Melbourne

Celebrating Design from our region and beyond

Australia has a pool of talented designers on our doorstep, plus a well-established connection to the Region surrounding us. Celebrating the links we have, we look at both sole practitioners and distributors that make up our global design community. With Melbourne Indesign around the corner, where many of these names will be exhibiting, you can even follow these up in the flesh. A win-win for Design Hunters.

Art that changes your experience of place

Site-specific art – as its name suggests – is intrinsically intertwined with place. Informed by a pre-existing landscape or built into one, art and place alter each other. We delve into the practice and talk to the artists who create it.

Site-Specific Art: Emma Coulter

Emma Coulter's site-specific work has a direct link with her background in painting and interior architecture. Blending the two lets her explore the ideas that overlap between them, de-constructing and re-constructing a space to using a refined palette to create something new.

SITE-SPECIFIC ART: Klara

Klara is a Melbourne-based street and studio artist, combining painting, illustration, paste-ups, stencil, installation and more. For Klara, the more she delves into her practise, the more site-specific it becomes. We find out why.

SITE-SPECIFIC ART: Suki

For Suki, site-specific art can work both ways; sometimes the site comes first and other times it's the idea. Here is her take on art that alters our experience of place.

Design Hunter Q + A: Emma Coulter

Currently juggling a number of projects, from a solo exhibition to creating an installation at Melbourne Indesign, Emma Coulter is one busy woman. While her roots are in Northern Ireland, Emma belongs in Melbourne now, clearly immersed in the art and design world it offers. We talk to Emma about where a background in interior architecture and painting has led her, what she can't live without, and how a Design Hunter has nothing to do with age or income.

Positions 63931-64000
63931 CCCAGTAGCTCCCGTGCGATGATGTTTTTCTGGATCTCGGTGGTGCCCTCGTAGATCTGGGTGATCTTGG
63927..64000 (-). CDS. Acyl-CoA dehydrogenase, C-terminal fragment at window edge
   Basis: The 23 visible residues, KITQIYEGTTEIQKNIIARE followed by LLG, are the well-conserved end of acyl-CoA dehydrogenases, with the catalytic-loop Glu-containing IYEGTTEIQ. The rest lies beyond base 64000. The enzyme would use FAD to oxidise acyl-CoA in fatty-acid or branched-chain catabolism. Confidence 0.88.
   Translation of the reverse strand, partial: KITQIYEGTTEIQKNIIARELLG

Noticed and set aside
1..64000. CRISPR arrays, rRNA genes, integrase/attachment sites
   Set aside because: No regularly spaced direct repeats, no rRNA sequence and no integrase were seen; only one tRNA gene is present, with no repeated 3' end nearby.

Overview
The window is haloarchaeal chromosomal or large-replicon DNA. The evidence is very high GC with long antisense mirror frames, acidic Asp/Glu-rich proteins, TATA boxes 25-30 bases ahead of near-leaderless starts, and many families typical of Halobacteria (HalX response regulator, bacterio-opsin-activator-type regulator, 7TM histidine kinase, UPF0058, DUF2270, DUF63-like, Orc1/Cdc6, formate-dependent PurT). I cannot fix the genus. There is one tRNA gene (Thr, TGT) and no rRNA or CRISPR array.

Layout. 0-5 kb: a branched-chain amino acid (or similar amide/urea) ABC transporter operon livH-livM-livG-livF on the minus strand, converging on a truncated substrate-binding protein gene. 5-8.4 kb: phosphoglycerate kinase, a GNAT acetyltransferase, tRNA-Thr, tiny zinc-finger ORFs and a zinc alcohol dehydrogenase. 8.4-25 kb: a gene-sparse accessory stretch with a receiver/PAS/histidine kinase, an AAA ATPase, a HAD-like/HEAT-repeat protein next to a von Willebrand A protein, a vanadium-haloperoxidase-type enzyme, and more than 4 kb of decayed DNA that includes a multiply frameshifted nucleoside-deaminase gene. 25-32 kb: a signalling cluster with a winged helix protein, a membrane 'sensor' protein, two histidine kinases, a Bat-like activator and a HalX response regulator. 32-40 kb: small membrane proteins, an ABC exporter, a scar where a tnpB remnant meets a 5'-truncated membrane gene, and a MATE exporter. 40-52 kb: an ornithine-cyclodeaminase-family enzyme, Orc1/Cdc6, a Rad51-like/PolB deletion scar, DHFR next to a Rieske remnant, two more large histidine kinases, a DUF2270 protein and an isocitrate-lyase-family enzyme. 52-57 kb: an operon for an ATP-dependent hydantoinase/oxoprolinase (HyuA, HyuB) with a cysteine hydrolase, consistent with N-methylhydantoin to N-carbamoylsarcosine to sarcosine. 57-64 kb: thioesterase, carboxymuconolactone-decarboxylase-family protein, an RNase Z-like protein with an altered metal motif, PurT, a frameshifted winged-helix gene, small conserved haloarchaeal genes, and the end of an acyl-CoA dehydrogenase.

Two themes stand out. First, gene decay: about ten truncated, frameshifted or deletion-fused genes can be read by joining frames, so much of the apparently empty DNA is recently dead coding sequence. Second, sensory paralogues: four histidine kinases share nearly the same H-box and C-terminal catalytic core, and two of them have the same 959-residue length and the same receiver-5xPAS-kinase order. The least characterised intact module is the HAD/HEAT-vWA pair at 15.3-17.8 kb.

Design that Captures the Essence of Thai Street Eating

Pok Pok Juniour - Pok Pok's new sister cafe in Melbourne - is an authentic taste of Thailand. As well as the food, the design by G.A.B.B.E is inspired by local markets and the essence of what makes Thai street eating so appealing. Alice Blackwood speaks to Georgia Ezra, director and interior architect at G.A.B.B.E about the process, why there's a generous fruit display and how clusters of stools for seating helps to create a genuine experience.

In Oliver’s Workshop

Oliver MacLatchy is a carpenter, builder, tinkerer and inventor with a massive love for timber. The result of that passion is Wood Melbourne, spouts made from reclaimed wood, designed and crafted by hand in his workshop in Melbourne. Each piece goes through 12 stages to become the beautiful, sustainable fixtures they are. Through a series of images we get to see some of this laborious and careful process.

An Urban Home Between Architecture and Sculpture

Working together, working at home, a green or grey outlook, perhaps no outlook at all – everyone has a different solution. Peter Hyatt talks to architects and partners, Michael and Cat Bellemo, about their solution in suburban Melbourne.

Fig trees, a growing family and Japanese design in Victoria.

A growing family and a Fig tree: two important factors in the extension of Matt and Sonia Hegarty's home in Coburg, Victoria, by Windust Architects, which also features some intriguing Japanese elements.